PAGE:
There would be cuts in rural development funding as well – from 1.64 billion to 1.21 billion euro, and while direct grants will grow from 3.16 to 3.34 billion euro, they will nonetheless not reach the EU average.
Finland, which has held the European Union presidency, proposed an even more drastic project, based on which our country would receive an entire 27% less Cohesion funding. The calculation is reasonably blunt – supposedly, our GDP per capita has grown sufficiently for us to settle for lower support. There was no consideration of how this happened both due to a loss of population and due to regional differences, where Vilnius city district is well ahead of the rest.
With the British leaving the Union, there will be respectively less funding, Germany and the other wealthier Union members seek to trim the EU’s budget. Whatever the conclusion of the negotiations, it is clear that in coming years the financial injections from Brussels will be more modest than to date.
As such, the way we manage to make use of this funding is crucial. There have been enough swimming pools built in various cities, asphalting or tiles set in provincial squares, where there are increasingly few passers-by — as such, continuing to throw it at infrastructure would be akin to financial crime.
The state and the politicians steering it should identify what we will need in the nearest future so that we wouldn’t land in the middle-income trap, which many economists warn of. Lithuania needs as many as possible well paid jobs as soon as possible, ones that would be held by high-level specialists.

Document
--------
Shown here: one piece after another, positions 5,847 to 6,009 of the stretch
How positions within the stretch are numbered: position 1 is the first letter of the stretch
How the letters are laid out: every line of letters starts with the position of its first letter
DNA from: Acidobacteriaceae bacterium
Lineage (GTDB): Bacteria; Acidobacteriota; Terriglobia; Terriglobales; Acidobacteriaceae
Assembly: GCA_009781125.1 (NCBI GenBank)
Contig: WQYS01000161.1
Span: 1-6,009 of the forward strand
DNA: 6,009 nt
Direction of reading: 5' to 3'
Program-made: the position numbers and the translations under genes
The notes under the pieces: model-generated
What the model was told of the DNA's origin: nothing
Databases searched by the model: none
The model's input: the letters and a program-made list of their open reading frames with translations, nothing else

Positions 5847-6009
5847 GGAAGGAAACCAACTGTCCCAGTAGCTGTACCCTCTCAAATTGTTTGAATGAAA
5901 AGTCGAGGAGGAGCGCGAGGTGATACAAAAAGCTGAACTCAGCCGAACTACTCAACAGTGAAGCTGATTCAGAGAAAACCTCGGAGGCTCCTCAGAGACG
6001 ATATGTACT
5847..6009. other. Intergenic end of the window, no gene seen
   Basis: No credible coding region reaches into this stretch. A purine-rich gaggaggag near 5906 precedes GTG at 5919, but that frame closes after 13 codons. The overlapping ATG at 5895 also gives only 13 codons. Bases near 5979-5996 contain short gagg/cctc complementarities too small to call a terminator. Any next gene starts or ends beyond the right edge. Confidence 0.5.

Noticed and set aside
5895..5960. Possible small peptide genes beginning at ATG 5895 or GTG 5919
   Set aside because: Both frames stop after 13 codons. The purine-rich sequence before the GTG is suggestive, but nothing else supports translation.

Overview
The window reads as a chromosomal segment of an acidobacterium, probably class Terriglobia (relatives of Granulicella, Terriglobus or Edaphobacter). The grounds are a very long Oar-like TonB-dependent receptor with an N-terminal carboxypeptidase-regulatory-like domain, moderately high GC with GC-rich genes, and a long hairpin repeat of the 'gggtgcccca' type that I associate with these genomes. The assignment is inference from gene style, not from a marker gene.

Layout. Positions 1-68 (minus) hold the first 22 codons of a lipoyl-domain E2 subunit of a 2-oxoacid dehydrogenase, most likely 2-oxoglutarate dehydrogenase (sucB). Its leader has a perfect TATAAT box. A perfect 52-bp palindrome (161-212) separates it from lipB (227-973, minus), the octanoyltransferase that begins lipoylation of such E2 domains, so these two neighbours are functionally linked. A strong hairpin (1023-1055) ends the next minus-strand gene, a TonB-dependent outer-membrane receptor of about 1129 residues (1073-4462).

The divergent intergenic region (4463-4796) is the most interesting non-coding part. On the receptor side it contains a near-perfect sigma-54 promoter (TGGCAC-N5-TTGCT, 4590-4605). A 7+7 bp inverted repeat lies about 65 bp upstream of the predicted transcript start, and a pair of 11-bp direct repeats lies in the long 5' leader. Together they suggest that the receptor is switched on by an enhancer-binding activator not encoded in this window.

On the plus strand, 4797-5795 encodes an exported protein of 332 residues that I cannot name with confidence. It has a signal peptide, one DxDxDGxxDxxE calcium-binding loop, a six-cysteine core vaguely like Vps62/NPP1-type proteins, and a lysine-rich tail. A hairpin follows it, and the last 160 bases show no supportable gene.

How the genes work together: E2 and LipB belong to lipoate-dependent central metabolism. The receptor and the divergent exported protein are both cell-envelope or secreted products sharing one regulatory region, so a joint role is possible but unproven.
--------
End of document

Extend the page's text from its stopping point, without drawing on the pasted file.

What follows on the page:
For foreign and local business to invest here, we need a qualified workforce and this is directly linked to education, whose reform has been stalled far too long. In this area, we must move from artificially supporting existing infrastructure by plugging it into a financing apparatus to making the whole system more effective.
We must merge, increase in size education institutions so that both secondary school, vocational and higher education institutions would reach levels required by the 21st century. It is typical to boast of high qualification IT specialists; however there is a tragic lack of them. According to a study performed last year by the company IDC, in Eastern and Central Europe, only 3.5% of employees fully match the employers’ requirements for digital skills.
As such, when directing investment, the priority should be placed on high technologies and not supporting a traditional low economic value-creating economy. We must emphasise the areas where we are truly successful. The future belongs to the IT, biotech, laser and similar industries, where Lithuania already has settled in, but this needs reinforcing.
Also, in recent years it has become clear that free economic zones have proved their value in Lithuania, particularly Kaunas being a notable example. This business ecosystem is working very well; thus it absolutely must receive continued investment.
It is a critical point, just how much EU Cohesion funding we receive, however already now the country must do its homework so that it would not be misplaced or underused, instead of bringing as high as a possible added value to the whole country.